I was only 9 years old, but remember that day as if it was today. We leftvery early one unusually cool morning on January 29, 1962. It was dark andwe were supposed to meet with my father, Capitan Eduardo Valladares at theairport. My mother (Roxana), brother (Angel Eduardo) and I piled along withmy grandparents in a car. I don't remember much of the ride; but I can'tseem to erase the image of all of my grandparents staring and crying frominside a glassed room. We three sat essentially motion less in a largewaiting room as we waited for my father to join us. Later I was told thatthe glassed room was called "la pesera" where loved ones and relatives wereallowed to say goodbye to those fleeing the island. Now it was time to boardand all of our belongings were being rifled through by men dressed in greenoutfits. When they finished "looking" through the entire "luggage" I wastold I could only bring my little doll not my big baby doll. My motherbecame upset that her neatly packed duffle bags were now just piles ofclothing stuffed into each of the "gusanos." The luggage was called thatbecause those people fleeing their homeland during this period of time wereconsidered to be cowardly "gusanos." The "gusanos" also had a weightrestriction and if it went over you were not allowed to bring it with you atall. Soon as we began our walk up the stairs of the plane, my father joinedus and for the first time since we had left our home; my mother seemed calm.Once the plane took off and we were in the air the entire plane erupted inthe Cuban National Anthem. Some sang through sobs, others just cried andstill some simply sat numb. I sat with my mother and my brother sat acrossthe aisle with my father. Who I thought seemed to be singing (off key) theloudest. My mother encouraged us to sing, because she said it would be thelast time we would sing our anthem over Cuban skies.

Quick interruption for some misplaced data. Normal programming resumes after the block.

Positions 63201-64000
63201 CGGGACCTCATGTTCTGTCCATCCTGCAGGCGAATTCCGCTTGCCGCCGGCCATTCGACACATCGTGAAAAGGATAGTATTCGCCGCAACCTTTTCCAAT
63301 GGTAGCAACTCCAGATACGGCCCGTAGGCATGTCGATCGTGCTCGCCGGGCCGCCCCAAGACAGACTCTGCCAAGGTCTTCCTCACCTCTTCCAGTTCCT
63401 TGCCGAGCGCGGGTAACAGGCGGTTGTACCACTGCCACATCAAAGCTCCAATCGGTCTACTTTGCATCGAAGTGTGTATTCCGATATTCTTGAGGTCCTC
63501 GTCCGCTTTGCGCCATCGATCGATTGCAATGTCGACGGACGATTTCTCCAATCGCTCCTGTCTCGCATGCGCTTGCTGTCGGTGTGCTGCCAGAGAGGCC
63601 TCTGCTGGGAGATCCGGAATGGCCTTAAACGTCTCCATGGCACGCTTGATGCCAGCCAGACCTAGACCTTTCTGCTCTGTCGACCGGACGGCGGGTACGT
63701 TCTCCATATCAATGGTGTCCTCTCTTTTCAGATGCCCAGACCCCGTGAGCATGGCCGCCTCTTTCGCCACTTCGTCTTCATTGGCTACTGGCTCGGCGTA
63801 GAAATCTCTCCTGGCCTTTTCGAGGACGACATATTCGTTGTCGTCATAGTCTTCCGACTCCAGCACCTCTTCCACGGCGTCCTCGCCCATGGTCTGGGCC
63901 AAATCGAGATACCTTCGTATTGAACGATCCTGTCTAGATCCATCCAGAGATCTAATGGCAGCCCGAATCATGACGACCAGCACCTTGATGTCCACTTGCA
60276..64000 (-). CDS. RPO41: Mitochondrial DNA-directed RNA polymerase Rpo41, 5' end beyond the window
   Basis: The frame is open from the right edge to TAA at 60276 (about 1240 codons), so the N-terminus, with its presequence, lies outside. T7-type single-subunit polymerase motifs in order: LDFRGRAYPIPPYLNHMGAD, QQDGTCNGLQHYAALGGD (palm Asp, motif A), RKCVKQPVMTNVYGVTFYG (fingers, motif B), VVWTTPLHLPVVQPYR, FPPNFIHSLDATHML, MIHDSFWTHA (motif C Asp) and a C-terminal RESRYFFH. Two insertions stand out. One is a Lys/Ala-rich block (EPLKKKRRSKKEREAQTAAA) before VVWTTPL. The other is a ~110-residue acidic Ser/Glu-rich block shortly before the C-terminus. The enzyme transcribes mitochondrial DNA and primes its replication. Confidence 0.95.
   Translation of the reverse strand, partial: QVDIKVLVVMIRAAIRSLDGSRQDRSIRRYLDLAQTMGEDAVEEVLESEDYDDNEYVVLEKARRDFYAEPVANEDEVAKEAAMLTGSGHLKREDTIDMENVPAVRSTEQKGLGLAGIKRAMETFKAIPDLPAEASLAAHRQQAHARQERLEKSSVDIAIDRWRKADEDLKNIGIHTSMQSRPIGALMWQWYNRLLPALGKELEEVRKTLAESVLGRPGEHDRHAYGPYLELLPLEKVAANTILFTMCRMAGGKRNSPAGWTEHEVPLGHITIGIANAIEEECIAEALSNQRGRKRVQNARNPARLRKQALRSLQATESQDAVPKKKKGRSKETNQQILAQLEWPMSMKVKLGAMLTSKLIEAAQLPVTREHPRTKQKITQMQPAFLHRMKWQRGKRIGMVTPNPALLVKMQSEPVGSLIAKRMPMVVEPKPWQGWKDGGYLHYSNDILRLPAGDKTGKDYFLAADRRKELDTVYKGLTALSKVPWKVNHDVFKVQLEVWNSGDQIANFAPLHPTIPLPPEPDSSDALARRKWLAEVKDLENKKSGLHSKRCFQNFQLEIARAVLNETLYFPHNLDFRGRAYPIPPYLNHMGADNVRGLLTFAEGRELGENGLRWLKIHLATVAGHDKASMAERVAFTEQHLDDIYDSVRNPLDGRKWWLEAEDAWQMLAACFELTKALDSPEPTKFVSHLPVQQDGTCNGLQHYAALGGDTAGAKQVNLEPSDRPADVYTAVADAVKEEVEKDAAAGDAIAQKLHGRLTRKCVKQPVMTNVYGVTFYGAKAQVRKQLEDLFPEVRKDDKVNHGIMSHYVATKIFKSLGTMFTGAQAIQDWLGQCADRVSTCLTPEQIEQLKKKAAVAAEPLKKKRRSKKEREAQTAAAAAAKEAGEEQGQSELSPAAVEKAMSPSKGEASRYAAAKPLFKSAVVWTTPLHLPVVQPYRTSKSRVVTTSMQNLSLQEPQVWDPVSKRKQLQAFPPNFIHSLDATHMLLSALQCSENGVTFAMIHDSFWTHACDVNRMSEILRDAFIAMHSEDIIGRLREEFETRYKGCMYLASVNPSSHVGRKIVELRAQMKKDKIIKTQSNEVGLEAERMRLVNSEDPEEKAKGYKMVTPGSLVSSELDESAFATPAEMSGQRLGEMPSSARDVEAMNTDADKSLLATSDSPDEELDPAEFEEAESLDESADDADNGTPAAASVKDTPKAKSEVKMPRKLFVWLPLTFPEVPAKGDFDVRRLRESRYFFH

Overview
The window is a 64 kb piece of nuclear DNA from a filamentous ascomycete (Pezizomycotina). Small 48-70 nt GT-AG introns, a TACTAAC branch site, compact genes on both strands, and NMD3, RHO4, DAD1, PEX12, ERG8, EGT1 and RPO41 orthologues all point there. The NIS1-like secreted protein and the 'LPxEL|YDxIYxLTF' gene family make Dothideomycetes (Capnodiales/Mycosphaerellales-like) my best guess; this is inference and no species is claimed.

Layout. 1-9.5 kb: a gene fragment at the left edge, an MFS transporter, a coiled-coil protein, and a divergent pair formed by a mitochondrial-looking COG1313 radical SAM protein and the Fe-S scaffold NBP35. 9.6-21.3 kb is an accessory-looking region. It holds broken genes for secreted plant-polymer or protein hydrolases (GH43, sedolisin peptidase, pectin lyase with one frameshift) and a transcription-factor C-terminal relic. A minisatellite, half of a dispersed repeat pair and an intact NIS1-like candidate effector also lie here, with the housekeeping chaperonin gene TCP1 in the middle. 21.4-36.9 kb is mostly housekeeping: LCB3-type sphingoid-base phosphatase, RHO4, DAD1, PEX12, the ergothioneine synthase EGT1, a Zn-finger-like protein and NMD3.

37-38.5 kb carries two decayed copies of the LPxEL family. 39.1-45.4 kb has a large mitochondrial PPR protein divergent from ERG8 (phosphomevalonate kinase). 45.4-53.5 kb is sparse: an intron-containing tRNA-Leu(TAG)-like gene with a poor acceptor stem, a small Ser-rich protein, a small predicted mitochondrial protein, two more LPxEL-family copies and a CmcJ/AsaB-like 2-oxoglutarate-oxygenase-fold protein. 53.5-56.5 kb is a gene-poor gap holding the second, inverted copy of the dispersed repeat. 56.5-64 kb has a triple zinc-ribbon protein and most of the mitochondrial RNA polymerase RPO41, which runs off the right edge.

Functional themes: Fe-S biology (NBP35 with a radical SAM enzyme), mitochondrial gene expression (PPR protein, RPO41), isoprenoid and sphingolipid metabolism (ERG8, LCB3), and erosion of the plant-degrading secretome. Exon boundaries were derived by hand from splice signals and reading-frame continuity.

Roxana Valladares Hart
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